For any other system it is just easier to install new than repair. After calling 811 and following the marks I try to figure out where the sewer line or septic is, as well as any lines going to sheds or garages. I do a flow test with the meter as I close the valve, and see how fast the pump can fill a 55 gallon drum. After drawing a layout of the yard I try to place the sprinklers in groups that can match the demands, and group only like types of sprinklers in a zone. Because they are cheap and I have a lot of them from the flea market, I only use 1" jar top valves. For a controller I use a PLC logic board which has RS 485 capability and place an outdoor phone plug if I need to program the system. I do not use moisture sensors, just time programs. Installing a system is usually a weekend job, I bring the ditch witch to trench, cut and glue PVC then after installation use the bobcat and a shovel to finish it off. A truckload of muck finishes the job and within a month the lawn looks presentable. Since I bury all lines at least 12 inches deep, I have not had one fail yet. One of my best tenants is a gardening enthusiast so I changed from rotors to spinners on risers. She is very nice and always gives me some of her choice backyard produce. Since I added compost, the lines are now 24 inches deep.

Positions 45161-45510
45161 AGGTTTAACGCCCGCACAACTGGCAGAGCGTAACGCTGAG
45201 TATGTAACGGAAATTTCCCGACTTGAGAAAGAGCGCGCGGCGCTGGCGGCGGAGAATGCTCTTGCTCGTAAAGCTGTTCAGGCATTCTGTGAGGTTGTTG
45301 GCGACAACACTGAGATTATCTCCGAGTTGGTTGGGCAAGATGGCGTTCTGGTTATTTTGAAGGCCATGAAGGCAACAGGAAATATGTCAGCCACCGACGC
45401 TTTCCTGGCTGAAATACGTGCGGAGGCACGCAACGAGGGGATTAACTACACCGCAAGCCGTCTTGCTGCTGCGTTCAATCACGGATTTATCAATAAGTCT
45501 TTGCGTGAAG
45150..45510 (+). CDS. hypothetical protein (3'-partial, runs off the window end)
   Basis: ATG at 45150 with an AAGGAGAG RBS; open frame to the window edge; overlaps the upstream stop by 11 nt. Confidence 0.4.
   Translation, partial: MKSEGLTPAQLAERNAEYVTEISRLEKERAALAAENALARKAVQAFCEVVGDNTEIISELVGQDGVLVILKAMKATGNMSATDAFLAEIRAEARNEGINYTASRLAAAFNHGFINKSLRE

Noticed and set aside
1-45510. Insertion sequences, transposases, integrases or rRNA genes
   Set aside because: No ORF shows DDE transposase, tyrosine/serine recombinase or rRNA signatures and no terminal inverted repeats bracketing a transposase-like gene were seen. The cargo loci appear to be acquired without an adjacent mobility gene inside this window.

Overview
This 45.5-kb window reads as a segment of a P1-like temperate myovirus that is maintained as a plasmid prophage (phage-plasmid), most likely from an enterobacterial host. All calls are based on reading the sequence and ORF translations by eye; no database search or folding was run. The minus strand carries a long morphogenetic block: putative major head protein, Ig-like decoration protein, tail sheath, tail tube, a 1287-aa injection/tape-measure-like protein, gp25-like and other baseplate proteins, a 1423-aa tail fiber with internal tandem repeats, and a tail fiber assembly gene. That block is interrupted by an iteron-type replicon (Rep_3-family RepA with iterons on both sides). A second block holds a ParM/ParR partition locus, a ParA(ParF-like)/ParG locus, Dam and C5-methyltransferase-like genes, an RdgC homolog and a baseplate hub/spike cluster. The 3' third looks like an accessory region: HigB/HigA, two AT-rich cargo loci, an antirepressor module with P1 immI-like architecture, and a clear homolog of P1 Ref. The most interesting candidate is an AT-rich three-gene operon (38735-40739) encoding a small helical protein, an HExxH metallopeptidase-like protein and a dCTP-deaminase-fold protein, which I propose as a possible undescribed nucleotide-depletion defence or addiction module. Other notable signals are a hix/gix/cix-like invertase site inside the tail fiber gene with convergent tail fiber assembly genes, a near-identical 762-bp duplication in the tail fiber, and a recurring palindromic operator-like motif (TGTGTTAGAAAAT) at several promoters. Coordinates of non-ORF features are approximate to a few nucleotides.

If not for the ridiculous licensing requirements I would probably be in the business. Neighbors always compliment the landscapes of the homes and ask who did the installation. This is even the case for a home I bought for 25K in a really nasty area to rent for 450 a month. You know its bad when you find burned soda cans used to smoke crack around the yard.

If I designed a license program it would involve a practical installation project as well as servicing an existing one. Several written exams on irrigation, basic electricity, plumbing with both plastic and steel pipe, as well as basic botany and landscape plant identification. The first tests would be free, and upon failure fees would be added for re-takes. The practical installation could be at the applicants own home or at a training center, for which fees would be charged for materials used and instructor pay.

Last edited by tallrick; 02-05-2011 at 03:13 PM.